Navigation Links
Control by the matrix: RUB researchers decipher the role of proteins in the cell environment
Date:12/12/2011

How astrocytes, certain cells of the nervous system, are generated was largely unknown up to now. Bochum's researchers have now investigated what influence the cell environment, known as the extracellular matrix, has on this process. They found out that the matrix protein tenascin C has to be present in order for astrocytes to multiply and distribute in a controlled fashion in the spinal cord of mice. Together with colleagues from the RWTH Aachen, the scientists from RUB Department of Cell Morphology and Molecular Neurobiology report their findings in the journal Development.

Tenascin C regulates astrocyte development

Immature astrocytes produce tenascin C and secrete it into the extracellular matrix. From there, it controls the development of the cells. To characterise the role of the protein more precisely, the Bochum team lead by Prof. Dr. Andreas Faissner, Prof. Dr. Stefan Wiese and Dr. Michael Karus analysed astrocytes that were genetically manipulated so that they did not produce tenascin C. The scientists observed that the astrocytes without the protein divided for a longer period of time, and migrated later to their destination in the spinal cord. "As a consequence of the longer cell division phase, we found an increased number of mature astrocytes" explained Karus.

Gene activity altered

Also at the molecular level, the tenascin C manipulation leaves its mark. With colleagues at the RWTH Aachen, Bochum's researchers compared the gene activity in the spinal cord with and without tenascin C production. The absence of the protein not only affected genes that are typical of astrocytes. The scientists also documented expression level changes of genes that play a role for specific growth factors. These have an influence, for example, on the survival and division activity of different cell types.

Results also interesting for medical applications

Astrocytes take on a variety of tasks in the nervous system. They regulate the ion balance and the concentration of neurotransmitters, are part of the blood-brain barrier, and influence the activity of the nerve cells. In case of injuries to the central nervous system, or brain tumours, they form what are known as reactive astrocytes, which behave similarly to immature astrocytes. "So far, the function of tenascin C under such pathological conditions is largely unknown" said Karus. "However, if we find out more about the role of tenascin C during development, we will probably be able to better understand what affect it has, for example in spinal cord injuries."


'/>"/>

Contact: Dr. Michael Karus
Michael.Karus@ruhr-uni-bochum.de
49-234-322-4312
Ruhr-University Bochum
Source:Eurekalert

Related biology news :

1. Feasibility of using mycoherbicides to control illicit drug crops is uncertain
2. Controlled disorder -- scientists find way to form random molecular patterns
3. Biodegradable mulches successfully control weeds in container-grown arborvitae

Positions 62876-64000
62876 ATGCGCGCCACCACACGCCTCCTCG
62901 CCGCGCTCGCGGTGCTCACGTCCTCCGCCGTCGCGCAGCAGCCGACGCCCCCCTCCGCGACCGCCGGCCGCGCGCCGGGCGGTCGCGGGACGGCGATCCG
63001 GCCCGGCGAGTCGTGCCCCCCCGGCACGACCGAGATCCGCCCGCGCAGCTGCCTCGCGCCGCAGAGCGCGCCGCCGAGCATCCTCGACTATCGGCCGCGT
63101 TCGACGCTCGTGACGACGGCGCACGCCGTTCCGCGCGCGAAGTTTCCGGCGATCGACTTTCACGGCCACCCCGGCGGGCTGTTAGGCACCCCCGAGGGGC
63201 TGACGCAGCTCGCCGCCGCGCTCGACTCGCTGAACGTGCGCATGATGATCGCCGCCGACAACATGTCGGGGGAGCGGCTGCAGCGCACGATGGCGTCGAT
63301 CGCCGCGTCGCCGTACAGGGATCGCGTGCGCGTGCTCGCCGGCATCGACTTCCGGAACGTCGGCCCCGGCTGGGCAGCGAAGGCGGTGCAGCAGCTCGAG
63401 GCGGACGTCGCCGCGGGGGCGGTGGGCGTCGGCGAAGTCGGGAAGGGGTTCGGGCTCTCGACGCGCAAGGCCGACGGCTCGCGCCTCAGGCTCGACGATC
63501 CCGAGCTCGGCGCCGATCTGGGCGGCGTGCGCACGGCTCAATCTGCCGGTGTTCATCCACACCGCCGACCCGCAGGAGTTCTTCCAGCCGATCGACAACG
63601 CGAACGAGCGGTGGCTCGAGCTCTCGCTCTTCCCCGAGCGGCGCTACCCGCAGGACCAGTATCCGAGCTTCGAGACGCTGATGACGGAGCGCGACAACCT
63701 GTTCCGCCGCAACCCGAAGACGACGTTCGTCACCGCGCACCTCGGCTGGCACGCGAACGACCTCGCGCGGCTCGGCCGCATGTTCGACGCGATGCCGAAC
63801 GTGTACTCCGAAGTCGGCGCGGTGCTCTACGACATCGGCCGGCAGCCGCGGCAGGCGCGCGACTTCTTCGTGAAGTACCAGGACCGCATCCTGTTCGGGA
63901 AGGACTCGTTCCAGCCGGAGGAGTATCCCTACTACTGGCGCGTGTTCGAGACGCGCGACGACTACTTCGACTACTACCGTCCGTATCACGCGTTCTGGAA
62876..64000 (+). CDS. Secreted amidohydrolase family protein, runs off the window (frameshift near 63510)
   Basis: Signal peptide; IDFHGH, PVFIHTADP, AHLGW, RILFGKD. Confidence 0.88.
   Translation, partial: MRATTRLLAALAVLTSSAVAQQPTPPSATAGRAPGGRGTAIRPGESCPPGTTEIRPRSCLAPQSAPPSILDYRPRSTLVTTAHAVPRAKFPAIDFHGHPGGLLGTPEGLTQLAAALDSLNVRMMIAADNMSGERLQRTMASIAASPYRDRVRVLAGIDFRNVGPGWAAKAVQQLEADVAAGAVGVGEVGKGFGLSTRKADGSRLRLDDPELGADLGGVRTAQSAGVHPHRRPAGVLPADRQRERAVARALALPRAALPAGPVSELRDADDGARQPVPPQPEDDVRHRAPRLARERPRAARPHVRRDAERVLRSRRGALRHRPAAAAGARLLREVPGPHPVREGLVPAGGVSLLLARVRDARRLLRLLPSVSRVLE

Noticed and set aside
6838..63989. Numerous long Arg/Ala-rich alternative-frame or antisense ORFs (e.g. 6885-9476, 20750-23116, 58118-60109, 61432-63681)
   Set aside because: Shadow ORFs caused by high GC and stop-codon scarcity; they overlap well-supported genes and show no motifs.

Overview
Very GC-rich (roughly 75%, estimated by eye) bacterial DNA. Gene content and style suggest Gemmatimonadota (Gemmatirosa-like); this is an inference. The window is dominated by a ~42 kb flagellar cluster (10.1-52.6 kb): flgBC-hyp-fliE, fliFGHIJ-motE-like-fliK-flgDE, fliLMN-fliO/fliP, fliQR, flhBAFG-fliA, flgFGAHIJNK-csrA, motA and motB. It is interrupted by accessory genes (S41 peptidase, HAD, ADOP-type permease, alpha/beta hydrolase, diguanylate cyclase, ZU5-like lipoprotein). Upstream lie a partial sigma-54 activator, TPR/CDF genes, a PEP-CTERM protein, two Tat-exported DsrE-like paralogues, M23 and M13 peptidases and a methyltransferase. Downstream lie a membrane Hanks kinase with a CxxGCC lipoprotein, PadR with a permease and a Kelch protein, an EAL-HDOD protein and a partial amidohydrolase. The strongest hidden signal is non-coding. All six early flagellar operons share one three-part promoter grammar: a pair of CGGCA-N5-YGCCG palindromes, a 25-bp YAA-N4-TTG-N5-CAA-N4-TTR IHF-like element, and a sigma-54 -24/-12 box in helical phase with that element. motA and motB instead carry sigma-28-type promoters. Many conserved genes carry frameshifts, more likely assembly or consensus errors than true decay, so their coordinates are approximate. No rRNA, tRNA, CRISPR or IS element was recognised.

4. Mid-ocean creatures control light to avoid becoming snacks
5. Scientists to use scent to control destructive rodent behavior
6. Impulsive versus controlled men: Disinhibited brains and disinhibited behavior
7. The future of airport passport control
8. New research from WALTHAM demonstrates the importance of portion control for maintaining healthy body weight in neutered female kittens
9. University of California Santa Barbara study reveals how gas, temperature controlled bacterial response to Deepwater Horizon spill
10. Scientists discover the proteins that control development of varicose veins
11. Control gene for developmental timing discovered
Post Your Comments:
*Name:
*Comment:
*Email:
(Date:7/20/2017)... (NYSE: DAL ) customers now can use fingerprints instead of ... Airport (DCA). ... Delta launches biometrics to board aircraft at Reagan Washington National Airport ... Delta,s biometric boarding pass experience that launched in May ... boarding process to allow eligible Delta SkyMiles Members who are enrolled in ...
(Date:5/23/2017)... , May 23, 2017  Hunova, the first robotic gym for the ... been officially launched in Genoa, Italy . The first ... and the USA . The technology was developed ... market by the IIT spin-off Movendo Technology thanks to a 10 million ... News Release, please click: ...
(Date:4/24/2017)... 2017 Janice Kephart , former ... Strategy Partners, LLP (IdSP) , today issues the ... Trump,s March 6, 2017 Executive Order: Protecting ... can be instilled with greater confidence, enabling the ... refugee applications are suspended by until at least ...
Breaking Biology News(10 mins):
(Date:8/15/2017)... ... August 15, 2017 , ... ... threatened by various biotic and abiotic factors. During this educational webinar, participants will ... coffee, as well as gain a better understanding of how genomics is important ...
(Date:8/14/2017)... ... August 14, 2017 , ... Every year, ... researchers in the antibody community have recently come together to address this antibody ... the laboratory. , The team at Thermo Fisher Scientific ...
(Date:8/14/2017)... ... ... The Conference Forum has confirmed the one-day agenda for the ... 2017 at the Marriott Copley Place in Boston, MA. , Returning as program chair ... Pfizer Innovative Research Lab, Pfizer, who leads 19 industry speakers in discussing how and ...
(Date:8/11/2017)... (PRWEB) , ... August 11, 2017 , ... A staple ... campaign this month that will incorporate important key elements including a new digital marketing ... community that has supported them, Bill Miller has partnered with the South Texas Blood ...
Breaking Biology Technology: